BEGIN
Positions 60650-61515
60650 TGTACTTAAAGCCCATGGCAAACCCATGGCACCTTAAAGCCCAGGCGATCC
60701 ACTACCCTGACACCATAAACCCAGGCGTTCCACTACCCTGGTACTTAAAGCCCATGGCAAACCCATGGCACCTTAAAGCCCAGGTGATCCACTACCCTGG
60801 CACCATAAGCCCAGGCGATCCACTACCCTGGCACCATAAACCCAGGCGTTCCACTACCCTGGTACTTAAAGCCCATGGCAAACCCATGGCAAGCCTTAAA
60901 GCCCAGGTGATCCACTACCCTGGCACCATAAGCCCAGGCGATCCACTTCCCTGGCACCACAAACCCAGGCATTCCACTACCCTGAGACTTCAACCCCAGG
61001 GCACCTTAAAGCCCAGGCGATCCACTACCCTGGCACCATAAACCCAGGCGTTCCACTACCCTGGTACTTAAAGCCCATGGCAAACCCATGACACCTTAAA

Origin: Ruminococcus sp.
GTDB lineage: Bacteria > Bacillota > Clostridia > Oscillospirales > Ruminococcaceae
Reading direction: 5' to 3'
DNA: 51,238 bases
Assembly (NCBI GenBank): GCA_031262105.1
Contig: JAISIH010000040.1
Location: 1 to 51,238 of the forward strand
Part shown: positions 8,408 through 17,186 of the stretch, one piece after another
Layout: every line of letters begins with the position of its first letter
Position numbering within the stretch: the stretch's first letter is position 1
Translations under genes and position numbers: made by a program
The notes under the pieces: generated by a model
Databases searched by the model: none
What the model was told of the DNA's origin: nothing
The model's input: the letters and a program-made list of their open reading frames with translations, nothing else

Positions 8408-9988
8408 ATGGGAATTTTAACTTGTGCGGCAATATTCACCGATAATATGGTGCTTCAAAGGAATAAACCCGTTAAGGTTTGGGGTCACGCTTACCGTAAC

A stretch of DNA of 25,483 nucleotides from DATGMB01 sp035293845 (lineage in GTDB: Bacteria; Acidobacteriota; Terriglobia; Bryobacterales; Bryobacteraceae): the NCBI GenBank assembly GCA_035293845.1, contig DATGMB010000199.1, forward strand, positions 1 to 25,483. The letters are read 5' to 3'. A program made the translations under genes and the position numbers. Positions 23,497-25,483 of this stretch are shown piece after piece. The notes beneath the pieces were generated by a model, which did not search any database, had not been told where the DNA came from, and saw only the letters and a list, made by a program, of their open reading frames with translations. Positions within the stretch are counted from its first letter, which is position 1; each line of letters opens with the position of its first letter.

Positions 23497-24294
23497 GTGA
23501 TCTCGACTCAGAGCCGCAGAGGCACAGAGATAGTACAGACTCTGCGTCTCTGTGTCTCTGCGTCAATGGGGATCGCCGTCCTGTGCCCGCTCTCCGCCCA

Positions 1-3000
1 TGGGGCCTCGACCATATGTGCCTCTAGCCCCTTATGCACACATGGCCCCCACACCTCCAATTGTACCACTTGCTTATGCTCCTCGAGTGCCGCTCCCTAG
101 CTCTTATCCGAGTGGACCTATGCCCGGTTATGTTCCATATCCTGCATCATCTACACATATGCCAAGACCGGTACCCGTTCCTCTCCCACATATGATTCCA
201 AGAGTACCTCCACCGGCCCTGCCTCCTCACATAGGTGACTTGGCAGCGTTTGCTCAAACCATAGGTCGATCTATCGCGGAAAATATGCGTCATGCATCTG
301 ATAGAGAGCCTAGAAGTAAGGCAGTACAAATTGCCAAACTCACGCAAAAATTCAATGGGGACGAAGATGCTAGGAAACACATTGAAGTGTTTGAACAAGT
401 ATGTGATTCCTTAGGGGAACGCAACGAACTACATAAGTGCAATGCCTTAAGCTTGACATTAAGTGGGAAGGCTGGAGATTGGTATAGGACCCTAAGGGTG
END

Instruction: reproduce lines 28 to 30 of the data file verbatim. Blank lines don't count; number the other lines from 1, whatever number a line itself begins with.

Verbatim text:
Positions 1-3000
1 TGGGGCCTCGACCATATGTGCCTCTAGCCCCTTATGCACACATGGCCCCCACACCTCCAATTGTACCACTTGCTTATGCTCCTCGAGTGCCGCTCCCTAG
101 CTCTTATCCGAGTGGACCTATGCCCGGTTATGTTCCATATCCTGCATCATCTACACATATGCCAAGACCGGTACCCGTTCCTCTCCCACATATGATTCCA